There's a lot of good and bad when it comes to gathering camping information from social media. It’s definitely easier to obtain advice and guidance on tips and tricks, gear reviews can save you a lot of time and money, and finding some new place to pitch a tent can be life changing. I’ve aged enough to remember not having things like Google, Facebook, Twitter, Instagram or TikTok. You gathered camping information through books, magazines, joining outdoor clubs or simply through trial and error. It wasn’t as quick and easy back in the day. However, you also weren’t overwhelmed by trolls, camp snobs, fake YouTube celebrities and bushcraft wannabes.
It’s not as if campers never disagreed with one another a decade or two ago. We’ve always debated over gear and ethics. We just did it with a campfire between us, not a computer screen and keyboard. And I must say, the last time I browsed through some popular camping channels on social media, the nasty back-and-forth discussions made me nauseous.
It was no surprise to me the most hotly contested replies online centered on the vessel you’d paddle. You know how this goes—clashing over canoe versus kayak, new aramid technology versus traditional cedar canvas, keel versus no keel, solo versus tandem, whether wearing a PFD should be optional or mandatory.
Then came the canoe paddle wars: bent shaft or straight? J-stroke or goon? Single blade or double? A close third was camp gear—tents versus hammocks, down sleeping bag or synthetic, stuff your tent or roll it, water filters or chemical treatments, groundsheet inside the tent or outside.
No technique, tradition or personal preference was off limits. For every person celebrating the efficiency of single-carry portages, someone was heralding the safety of doubling. How is the word portage pronounced, anyway? How about comfortable canoe packs versus plastic barrels? One lone voice cried out for a return to measuring in rods instead of meters but was unanimously ignored. Lifestyle choices were also disputed—dogs or no dogs, bushcraft versus survival, fish fry versus catch and release, bathing suits versus skinny dipping.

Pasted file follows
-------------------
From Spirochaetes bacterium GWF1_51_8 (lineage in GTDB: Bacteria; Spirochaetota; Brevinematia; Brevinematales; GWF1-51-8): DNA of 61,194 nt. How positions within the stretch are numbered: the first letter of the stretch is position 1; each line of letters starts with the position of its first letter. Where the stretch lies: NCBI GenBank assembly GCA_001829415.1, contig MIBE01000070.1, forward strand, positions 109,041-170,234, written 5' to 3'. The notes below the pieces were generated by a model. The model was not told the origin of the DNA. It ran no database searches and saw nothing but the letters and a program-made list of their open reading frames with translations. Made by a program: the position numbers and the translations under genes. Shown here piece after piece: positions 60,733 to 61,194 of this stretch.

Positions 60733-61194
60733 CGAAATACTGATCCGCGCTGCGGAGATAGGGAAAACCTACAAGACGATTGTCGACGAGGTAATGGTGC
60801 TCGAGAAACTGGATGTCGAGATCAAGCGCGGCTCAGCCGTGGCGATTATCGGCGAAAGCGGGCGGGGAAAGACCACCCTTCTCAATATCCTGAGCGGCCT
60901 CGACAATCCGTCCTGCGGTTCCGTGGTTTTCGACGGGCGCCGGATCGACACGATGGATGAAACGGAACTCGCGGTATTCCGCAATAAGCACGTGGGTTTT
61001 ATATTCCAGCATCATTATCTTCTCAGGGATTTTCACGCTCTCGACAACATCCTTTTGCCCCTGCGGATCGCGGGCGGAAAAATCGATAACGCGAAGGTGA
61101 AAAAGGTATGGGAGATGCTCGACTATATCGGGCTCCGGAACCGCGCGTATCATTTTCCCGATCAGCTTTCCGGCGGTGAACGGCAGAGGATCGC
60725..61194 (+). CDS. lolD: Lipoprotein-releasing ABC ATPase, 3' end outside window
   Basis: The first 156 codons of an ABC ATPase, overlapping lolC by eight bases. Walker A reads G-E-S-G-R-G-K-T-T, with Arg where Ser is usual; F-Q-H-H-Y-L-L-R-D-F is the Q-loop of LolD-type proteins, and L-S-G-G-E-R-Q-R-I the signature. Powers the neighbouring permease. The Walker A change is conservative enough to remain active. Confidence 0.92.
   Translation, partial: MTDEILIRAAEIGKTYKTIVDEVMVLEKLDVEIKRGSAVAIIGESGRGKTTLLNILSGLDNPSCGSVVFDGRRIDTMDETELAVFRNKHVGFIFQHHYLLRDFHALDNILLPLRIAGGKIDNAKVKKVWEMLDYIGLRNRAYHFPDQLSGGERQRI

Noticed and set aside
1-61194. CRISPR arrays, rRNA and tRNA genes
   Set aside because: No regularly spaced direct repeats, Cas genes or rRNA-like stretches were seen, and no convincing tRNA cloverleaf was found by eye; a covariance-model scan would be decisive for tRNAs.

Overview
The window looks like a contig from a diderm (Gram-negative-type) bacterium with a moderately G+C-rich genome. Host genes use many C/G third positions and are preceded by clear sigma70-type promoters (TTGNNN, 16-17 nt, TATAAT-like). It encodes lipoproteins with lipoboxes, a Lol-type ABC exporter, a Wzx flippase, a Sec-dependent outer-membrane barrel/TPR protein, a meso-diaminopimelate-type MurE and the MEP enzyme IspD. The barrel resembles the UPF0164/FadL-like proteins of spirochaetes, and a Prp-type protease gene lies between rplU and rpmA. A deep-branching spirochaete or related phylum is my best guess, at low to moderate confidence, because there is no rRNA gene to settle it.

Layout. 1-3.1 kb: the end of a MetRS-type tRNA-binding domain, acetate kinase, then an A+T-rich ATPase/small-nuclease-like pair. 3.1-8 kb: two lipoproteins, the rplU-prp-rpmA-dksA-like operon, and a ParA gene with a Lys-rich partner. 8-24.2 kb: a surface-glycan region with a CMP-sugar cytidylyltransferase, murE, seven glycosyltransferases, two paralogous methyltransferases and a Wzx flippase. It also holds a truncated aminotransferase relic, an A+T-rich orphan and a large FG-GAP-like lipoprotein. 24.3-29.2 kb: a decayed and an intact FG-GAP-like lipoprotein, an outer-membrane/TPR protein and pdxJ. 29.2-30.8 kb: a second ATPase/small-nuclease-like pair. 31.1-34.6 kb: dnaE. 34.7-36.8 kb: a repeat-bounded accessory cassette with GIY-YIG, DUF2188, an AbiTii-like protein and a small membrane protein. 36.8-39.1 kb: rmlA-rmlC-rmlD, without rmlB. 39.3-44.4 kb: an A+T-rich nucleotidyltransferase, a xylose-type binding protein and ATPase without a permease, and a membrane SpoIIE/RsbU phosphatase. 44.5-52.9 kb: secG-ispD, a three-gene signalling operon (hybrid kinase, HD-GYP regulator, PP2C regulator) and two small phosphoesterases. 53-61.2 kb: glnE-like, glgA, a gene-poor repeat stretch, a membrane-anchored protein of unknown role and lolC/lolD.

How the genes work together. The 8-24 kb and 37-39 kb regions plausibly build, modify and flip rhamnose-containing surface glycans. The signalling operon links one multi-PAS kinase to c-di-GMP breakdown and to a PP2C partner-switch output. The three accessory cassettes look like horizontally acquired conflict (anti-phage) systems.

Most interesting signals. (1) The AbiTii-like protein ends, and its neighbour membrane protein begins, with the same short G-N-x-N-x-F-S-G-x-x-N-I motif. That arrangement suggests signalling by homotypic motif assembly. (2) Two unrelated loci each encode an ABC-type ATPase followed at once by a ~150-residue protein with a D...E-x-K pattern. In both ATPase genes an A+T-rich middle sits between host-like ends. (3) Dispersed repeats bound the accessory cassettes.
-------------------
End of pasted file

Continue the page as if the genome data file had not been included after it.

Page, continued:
Some debates I was less familiar with—DivaCup versus tampons, orange pekoe versus spruce tea, squat versus Shewee. And some oddities too—cat hole versus carrying out, two-ply versus surrounding vegetation, real beer versus IPA, weed versus liquor, whisky versus whiskey, bringing a less fit friend versus bear spray.
It wasn’t the debates themselves that sickened me. It was the sanctimonious tone of some of the debaters that turned my stomach. I saw way too many narcissistic campers who felt the need to preach their views rather than exchange them. Who cares what your canoe is made of, or how you propel it forward, as long as you paddle? Skinny dip if you like, just be thoughtful of others while doing so. And does it really matter if you pack whisky or whiskey as long as you bring enough to share?
All the same, bouncing ideas off one another about boats, bow saws and bug repellents keeps us talking. It connects us around what we have in common—our much bigger and collective passion for getting out in the wilderness—and keeps us learning, even if we don’t always agree. It doesn’t matter to me whether you squat or use a Shewee. What matters is we enjoy those choices on trip and hopefully intrigue a few others to come out and play in the woods as well.
So long as they stuff their tent, not roll it. That’s just plain silly.